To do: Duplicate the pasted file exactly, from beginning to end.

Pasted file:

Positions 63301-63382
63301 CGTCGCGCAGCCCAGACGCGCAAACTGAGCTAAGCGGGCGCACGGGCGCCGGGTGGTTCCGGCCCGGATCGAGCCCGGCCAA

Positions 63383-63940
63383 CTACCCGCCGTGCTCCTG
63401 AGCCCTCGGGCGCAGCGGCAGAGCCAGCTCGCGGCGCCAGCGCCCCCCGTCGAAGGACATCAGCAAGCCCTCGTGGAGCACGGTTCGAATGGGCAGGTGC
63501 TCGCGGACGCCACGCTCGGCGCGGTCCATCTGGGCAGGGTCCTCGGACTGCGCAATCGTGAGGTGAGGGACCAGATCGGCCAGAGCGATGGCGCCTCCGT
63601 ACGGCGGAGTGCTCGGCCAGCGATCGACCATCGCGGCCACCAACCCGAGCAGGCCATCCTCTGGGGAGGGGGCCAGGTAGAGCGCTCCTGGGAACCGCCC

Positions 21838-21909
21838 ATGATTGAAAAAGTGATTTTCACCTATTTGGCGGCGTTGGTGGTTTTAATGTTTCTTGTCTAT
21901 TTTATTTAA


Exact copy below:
Positions 63301-63382
63301 CGTCGCGCAGCCCAGACGCGCAAACTGAGCTAAGCGGGCGCACGGGCGCCGGGTGGTTCCGGCCCGGATCGAGCCCGGCCAA

Positions 63383-63940
63383 CTACCCGCCGTGCTCCTG
63401 AGCCCTCGGGCGCAGCGGCAGAGCCAGCTCGCGGCGCCAGCGCCCCCCGTCGAAGGACATCAGCAAGCCCTCGTGGAGCACGGTTCGAATGGGCAGGTGC
63501 TCGCGGACGCCACGCTCGGCGCGGTCCATCTGGGCAGGGTCCTCGGACTGCGCAATCGTGAGGTGAGGGACCAGATCGGCCAGAGCGATGGCGCCTCCGT
63601 ACGGCGGAGTGCTCGGCCAGCGATCGACCATCGCGGCCACCAACCCGAGCAGGCCATCCTCTGGGGAGGGGGCCAGGTAGAGCGCTCCTGGGAACCGCCC

Positions 21838-21909
21838 ATGATTGAAAAAGTGATTTTCACCTATTTGGCGGCGTTGGTGGTTTTAATGTTTCTTGTCTAT
21901 TTTATTTAA